The Little Rock Zoo

.The Little Rock Zoo needs to step up and care for the animals better! Please read the several artciles here with deaths, sickness and a bald chimp!

Wednesday, April 22, 2009

What Makes Us Human

  • "Chimpanzees are the closest living relatives of humans and share nearly 99 percent of our DNA.
  • Efforts to identify those regions of the human genome that have changed the most since chimps and humans diverged from a common ancestor have helped pinpoint the DNA sequences that make us human.
  • The findings have also provided vital insights into how chimps and humans can differ so profoundly, despite having nearly identical DNA blueprints.

Six years ago I jumped at an opportunity to join the international team that was identifying the sequence of DNA bases, or “letters,” in the genome of the common chimpanzee (Pan troglodytes). As a biostatistician with a long-standing interest in human origins, I was eager to line up the human DNA sequence next to that of our closest living relative and take stock. A humbling truth emerged: our DNA blueprints are nearly 99 percent identical to theirs. That is, of the three billion letters that make up the human genome, only 15 million of them—less than 1 percent—have changed in the six million years or so since the human and chimp lineages diverged.

Evolutionary theory holds that the vast majority of these changes had little or no effect on our biology. But somewhere among those roughly 15 million bases lay the differences that made us human. I was determined to find them. Since then, I and others have made tantalizing progress in identifying a number of DNA sequences that set us apart from chimps.

An Early Surprise
Despite accounting for just a small percentage of the human genome, millions of bases are still a vast territory to search. To facilitate the hunt, I wrote a computer program that would scan the human genome for the pieces of DNA that have changed the most since humans and chimps split from a common ancestor. Because most random genetic mutations neither benefit nor harm an organism, they accumulate at a steady rate that reflects the amount of time that has passed since two living species had a common forebear (this rate of change is often spoken of as the “ticking of the molecular clock”). Acceleration in that rate of change in some part of the genome, in contrast, is a hallmark of positive selection, in which mutations that help an organism survive and reproduce are more likely to be passed on to future generations. In other words, those parts of the code that have undergone the most modification since the chimp-human split are the sequences that most likely shaped humankind.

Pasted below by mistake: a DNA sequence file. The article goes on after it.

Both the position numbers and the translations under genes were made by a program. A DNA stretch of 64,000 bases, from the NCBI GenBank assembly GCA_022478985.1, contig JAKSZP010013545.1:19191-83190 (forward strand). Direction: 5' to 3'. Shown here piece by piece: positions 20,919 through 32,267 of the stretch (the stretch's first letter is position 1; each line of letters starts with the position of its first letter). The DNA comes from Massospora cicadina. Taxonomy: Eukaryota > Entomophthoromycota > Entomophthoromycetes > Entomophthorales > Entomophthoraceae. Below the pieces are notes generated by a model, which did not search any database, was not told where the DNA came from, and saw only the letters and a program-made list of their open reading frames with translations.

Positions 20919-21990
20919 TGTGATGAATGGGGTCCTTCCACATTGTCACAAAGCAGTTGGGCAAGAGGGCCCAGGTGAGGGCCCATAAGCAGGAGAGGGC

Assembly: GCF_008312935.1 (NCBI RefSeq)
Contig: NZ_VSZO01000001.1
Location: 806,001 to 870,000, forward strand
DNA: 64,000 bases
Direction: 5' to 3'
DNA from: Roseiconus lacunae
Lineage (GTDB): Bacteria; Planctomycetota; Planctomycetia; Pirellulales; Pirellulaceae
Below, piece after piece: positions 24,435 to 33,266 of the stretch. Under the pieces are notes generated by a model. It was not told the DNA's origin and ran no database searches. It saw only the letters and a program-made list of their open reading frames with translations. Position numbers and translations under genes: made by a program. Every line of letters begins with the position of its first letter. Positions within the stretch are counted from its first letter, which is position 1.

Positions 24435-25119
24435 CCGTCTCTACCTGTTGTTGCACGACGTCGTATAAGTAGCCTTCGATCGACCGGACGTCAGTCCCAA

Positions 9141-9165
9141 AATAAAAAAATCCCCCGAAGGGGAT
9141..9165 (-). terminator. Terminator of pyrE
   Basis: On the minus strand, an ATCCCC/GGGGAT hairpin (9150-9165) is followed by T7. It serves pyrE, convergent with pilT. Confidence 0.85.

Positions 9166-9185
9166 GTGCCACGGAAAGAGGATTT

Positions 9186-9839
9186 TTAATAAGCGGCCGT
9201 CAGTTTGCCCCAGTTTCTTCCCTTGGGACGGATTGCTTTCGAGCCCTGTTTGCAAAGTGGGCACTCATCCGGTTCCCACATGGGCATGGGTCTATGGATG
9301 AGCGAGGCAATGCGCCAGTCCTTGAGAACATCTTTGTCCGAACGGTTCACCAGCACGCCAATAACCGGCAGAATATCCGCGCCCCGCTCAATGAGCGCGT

In November 2004, after months of debugging and optimizing my program to run on a massive computer cluster at the University of California, Santa Cruz, I finally ended up with a file that contained a ranked list of these rapidly evolving sequences. With my mentor David Haussler leaning over my shoulder, I looked at the top hit, a stretch of 118 bases that together became known as human accelerated region 1 (HAR1). Using the U.C. Santa Cruz genome browser, a visualization tool that annotates the human genome with information from public databases, I zoomed in on HAR1. The browser showed the HAR1 sequences of a human, chimp, mouse, rat and chicken—all of the vertebrate species whose genomes had been decoded by then. It also revealed that previous large-scale screening experiments had detected HAR1 activity in two samples of human brain cells, although no scientist had named or studied the sequence yet. We yelled, “Awesome!” in unison when we saw that HAR1 might be part of a gene new to science that is active in the brain.

We had hit the jackpot. The human brain is well known to differ considerably from the chimpanzee brain in terms of size, organization and complexity, among other traits. Yet the developmental and evolutionary mechanisms underlying the characteristics that set the human brain apart are poorly understood. HAR1 had the potential to illuminate this most mysterious aspect of human biology.

We spent the next year finding out all we could about the evolutionary history of HAR1 by comparing this region of the genome in various species, including 12 more vertebrates that were sequenced during that time. It turns out that until humans came along, HAR1 evolved extremely slowly. In chickens and chimps—whose lineages diverged some 300 million years ago—only two of the 118 bases differ, compared with 18 differences between humans and chimps, whose lineages diverged far more recently. The fact that HAR1 was essentially frozen in time through hundreds of millions of years indicates that it does something very important; that it then underwent abrupt revision in humans suggests that this function was significantly modified in our lineage."


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